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Congressional pronouncements in the area of Indian law have often been both sweeping and contradictory. To clear away some of the resulting confusion, the Supreme Court has adopted canons for construing these acts: Most importantly, ambiguous statutes and treaties are interpreted in favor of the tribes. In Alaska v. Native Village of Venetie, the Ninth Circuit applied this canon in interpreting the Alaska Native Claims Settlement Act (ANCSA), determining that Alaska's native villages qualify as "Indian country." This Case Note will show that the court's reliance on the canon of construction was misplaced. The most consistent interpretation of recent Supreme Court precedent involving the canon indicates that it does not apply to the ANCSA.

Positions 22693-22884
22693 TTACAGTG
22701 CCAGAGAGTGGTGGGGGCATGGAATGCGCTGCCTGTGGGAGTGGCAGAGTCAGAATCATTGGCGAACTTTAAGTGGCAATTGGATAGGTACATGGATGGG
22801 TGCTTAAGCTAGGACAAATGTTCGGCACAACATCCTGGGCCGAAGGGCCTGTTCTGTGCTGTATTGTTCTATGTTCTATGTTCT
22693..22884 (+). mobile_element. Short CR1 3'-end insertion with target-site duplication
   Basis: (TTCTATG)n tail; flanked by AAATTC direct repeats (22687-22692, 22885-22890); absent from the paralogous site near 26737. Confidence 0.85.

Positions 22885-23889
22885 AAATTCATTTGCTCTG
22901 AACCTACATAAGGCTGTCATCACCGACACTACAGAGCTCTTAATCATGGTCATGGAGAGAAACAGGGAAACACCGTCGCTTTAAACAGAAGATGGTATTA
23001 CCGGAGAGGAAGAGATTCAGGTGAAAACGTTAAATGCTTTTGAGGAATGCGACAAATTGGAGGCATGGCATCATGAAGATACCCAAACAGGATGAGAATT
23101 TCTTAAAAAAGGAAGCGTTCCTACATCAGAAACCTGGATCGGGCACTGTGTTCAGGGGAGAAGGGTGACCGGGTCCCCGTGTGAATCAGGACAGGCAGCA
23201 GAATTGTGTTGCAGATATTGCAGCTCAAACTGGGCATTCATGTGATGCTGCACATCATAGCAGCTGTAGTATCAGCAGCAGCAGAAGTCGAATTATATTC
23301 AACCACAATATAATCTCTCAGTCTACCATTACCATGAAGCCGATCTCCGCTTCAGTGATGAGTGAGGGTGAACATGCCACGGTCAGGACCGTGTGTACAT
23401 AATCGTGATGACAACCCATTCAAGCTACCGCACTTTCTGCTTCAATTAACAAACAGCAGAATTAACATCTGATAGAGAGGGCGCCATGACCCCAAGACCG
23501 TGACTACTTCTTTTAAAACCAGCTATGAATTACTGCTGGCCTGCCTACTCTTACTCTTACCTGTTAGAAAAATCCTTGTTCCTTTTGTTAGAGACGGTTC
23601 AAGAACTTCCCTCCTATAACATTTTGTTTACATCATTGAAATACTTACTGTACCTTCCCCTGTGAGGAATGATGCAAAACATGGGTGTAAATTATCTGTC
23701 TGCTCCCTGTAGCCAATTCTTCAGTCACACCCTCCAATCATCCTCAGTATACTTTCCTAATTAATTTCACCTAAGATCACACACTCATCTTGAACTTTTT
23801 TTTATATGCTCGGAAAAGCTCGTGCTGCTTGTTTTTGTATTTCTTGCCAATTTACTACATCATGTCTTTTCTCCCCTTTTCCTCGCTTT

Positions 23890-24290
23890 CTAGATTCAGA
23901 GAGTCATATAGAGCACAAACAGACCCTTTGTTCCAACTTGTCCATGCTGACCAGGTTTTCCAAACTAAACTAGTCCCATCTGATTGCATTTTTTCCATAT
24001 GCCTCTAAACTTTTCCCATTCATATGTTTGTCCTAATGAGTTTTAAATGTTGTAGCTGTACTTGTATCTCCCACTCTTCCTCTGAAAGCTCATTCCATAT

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Yale Law Journal



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